An atlas of the bumblebee brain


The buff-tailed bumblebee Bombus Terrestris is one of the most common bumblebee species in Europe. It is not only active in nature as pollinators humans also use it in greenhouses and foil tunnels to get good harvests of tomatoes or strawberries.


Dr. Keram Pfeiffer, Professor of neurobiology at the Biocenter of Julius-Maximilians-Universität (JMU) Würzburg in Bavaria, Germany said, the buff-tailed bumblebee is also used in science: Basic research is increasingly using it as a model organism to analyze learning and memory, the visual system, flight control, and navigation abilities.


Pfeiffer investigates the neuronal basis of spatial orientation in insects. Together with his doctoral student Lisa Rother and an international team, he is now presenting the first atlas of a buff-tailed bumblebee brain based on computed tomographic (CT) data in the journal Cell and Tissue Research.


Nadine Kraft and Emmy Noether group leader Dr. Basil el Jundi (both JMU) as well as Dr. Richard J. Gill and Dr. Dylan Smith from Imperial College in London were also involved in the work.


To create the atlas, the research team took micro-CT images of ten heads of buff-tailed bumblebees. From these, they first extracted the image data showing the brains. In each of these data stacks, 30 brain regions of the bumblebee were manually reconstructed in three dimensions. On JMU's high-performance computing cluster Julia, a standard brain was then calculated from the ten data sets, based on their mean values.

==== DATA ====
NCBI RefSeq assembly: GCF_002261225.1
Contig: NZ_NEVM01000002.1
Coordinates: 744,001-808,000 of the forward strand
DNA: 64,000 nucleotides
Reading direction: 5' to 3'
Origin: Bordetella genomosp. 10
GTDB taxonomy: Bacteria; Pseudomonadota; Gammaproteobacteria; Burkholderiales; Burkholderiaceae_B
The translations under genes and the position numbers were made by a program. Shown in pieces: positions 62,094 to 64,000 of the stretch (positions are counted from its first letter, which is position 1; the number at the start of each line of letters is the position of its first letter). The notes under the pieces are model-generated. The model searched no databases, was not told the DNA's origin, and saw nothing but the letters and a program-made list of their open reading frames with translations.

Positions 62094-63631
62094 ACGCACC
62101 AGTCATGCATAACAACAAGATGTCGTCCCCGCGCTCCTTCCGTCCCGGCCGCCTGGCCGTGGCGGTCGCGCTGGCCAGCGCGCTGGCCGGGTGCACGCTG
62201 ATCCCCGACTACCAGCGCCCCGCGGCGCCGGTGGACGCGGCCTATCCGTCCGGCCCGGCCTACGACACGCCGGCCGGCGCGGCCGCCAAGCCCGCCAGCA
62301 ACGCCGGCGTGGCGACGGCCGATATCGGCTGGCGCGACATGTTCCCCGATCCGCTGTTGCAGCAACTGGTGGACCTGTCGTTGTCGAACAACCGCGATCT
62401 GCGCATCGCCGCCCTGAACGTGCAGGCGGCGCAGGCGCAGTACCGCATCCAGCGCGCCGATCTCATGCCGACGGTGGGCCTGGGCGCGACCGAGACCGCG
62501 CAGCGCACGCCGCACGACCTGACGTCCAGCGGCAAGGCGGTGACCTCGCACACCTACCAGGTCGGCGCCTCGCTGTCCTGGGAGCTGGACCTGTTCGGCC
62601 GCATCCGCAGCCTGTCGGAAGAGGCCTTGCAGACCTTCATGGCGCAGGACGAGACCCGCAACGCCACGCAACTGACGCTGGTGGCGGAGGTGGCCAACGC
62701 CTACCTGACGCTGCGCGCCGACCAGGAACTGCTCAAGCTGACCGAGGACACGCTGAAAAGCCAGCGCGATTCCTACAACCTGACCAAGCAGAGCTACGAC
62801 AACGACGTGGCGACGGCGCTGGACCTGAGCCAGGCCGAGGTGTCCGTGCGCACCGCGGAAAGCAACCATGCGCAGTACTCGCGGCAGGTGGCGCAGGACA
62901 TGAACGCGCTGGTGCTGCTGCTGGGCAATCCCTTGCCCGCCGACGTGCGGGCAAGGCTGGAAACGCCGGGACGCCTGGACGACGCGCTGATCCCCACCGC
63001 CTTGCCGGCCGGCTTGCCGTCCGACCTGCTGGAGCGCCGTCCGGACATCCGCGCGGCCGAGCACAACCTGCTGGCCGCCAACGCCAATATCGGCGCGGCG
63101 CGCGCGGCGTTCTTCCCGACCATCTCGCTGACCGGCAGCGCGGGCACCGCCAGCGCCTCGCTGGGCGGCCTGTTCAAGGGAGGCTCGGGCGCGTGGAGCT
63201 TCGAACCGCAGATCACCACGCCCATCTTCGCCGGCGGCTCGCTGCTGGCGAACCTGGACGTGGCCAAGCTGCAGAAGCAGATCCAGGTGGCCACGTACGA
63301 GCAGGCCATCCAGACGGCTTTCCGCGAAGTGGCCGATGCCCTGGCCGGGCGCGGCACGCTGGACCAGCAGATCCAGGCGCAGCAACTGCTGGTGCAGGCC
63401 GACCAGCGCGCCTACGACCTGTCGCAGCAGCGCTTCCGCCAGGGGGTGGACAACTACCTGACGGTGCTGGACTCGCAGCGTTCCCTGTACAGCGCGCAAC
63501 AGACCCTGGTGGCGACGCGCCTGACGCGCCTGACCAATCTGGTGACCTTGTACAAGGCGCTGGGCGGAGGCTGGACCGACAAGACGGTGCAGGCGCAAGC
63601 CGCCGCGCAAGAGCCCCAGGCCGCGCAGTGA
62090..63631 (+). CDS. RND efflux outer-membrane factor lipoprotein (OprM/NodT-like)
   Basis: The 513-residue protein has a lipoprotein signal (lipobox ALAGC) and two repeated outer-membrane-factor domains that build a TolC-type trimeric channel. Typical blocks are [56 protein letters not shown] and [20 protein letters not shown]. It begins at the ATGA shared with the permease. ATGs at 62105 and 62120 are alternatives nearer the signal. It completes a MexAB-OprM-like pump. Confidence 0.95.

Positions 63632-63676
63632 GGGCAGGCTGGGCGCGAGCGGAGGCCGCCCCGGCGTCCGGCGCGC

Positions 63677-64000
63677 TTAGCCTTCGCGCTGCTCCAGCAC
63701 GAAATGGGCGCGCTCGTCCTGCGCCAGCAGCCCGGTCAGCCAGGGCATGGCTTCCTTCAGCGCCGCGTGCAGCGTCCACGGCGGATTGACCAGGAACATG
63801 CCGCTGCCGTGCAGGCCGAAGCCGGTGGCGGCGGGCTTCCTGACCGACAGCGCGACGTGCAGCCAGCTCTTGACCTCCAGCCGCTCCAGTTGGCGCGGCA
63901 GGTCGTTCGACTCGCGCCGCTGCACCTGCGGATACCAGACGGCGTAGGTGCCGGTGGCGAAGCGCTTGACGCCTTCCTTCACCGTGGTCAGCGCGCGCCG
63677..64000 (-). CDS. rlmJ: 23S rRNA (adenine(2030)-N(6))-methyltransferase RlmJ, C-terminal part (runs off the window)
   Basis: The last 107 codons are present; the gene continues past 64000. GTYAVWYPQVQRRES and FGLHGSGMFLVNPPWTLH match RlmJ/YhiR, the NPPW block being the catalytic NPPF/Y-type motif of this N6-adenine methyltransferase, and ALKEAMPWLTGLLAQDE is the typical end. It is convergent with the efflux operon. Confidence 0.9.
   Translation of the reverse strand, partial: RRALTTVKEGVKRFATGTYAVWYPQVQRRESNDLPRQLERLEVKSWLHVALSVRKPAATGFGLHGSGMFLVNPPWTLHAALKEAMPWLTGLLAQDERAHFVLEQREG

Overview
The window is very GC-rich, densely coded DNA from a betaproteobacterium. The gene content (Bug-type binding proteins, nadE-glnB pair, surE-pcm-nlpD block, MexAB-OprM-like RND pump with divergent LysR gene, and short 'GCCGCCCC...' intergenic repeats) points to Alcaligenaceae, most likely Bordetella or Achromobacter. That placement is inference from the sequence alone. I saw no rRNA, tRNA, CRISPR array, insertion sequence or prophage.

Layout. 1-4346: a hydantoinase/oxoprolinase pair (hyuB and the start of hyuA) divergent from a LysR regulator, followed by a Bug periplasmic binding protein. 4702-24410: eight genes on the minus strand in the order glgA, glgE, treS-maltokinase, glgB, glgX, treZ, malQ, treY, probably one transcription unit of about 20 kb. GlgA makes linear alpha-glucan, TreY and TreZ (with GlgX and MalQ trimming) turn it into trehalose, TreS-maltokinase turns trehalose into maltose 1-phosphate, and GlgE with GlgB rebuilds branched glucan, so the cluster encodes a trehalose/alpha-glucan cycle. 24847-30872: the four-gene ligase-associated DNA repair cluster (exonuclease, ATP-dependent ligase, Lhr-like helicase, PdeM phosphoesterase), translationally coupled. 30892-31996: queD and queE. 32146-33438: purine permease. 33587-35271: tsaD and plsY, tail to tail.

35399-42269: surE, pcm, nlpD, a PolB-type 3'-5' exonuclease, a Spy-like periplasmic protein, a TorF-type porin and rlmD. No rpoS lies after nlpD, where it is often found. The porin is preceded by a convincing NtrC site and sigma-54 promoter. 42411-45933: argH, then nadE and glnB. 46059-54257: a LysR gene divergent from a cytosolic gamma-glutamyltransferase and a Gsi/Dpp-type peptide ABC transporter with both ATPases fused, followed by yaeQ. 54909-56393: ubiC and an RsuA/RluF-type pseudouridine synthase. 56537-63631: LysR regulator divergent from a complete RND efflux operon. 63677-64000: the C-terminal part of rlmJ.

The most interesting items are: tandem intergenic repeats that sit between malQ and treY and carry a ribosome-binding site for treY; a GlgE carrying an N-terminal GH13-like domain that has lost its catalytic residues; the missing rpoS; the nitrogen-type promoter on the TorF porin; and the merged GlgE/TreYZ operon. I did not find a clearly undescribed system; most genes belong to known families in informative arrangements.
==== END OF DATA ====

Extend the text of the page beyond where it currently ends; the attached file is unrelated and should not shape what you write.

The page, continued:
The result can be viewed in the publicly accessible insectbraindb database: https://hdl.handle.net/20.500.12158/SIN-0000010.3


The atlas will be used for research in which neuronal circuits are analyzed. The functional principles of such circuits are often generally valid, so they also occur in humans, for example.


Similar brain atlases already exist for a number of other insect species. However, none of them are based on micro-CT images, but a combination of immunostaining of synaptic regions and confocal microscopy.

Compared to micro-CT, this technique has two disadvantages: First, the resolution in the z-direction (front to back) is much lower than the lateral resolution. Secondly, a brain must be dissected for immunostaining. In the process, the outer brain regions, in particular, can be damaged and might shift in position.


Micro-CT allows the brain to be left in the animal. Thus, all parts remain intact and in their natural position. In addition, the resolution of micro-CT images is the same in all directions. This simplifies the later insertion of neuronal data and provides more detail when viewed from the side.


Pfeiffer said, we are currently also working on an atlas of the bumblebee brain using the conventional method of confocal microscopy. This method has the advantage at least at the moment that the contrast and resolution of the data are better.


In order to combine the advantages of both methods, the conventionally created atlas will be registered into the micro-CT atlas at the end. The result will be an atlas that offers both high resolution and high contrast as well as a realistic spatial position of the individual brain areas in relation to each other.


At the moment, only standard microscopic methods are available for staining individual nerve cells. The data collected with these methods can only be inserted into the standard brain with restrictions. We, therefore, want to develop staining protocols that allow neuronal structures to be recorded directly with micro-CT, announces the JMU neurobiologist.

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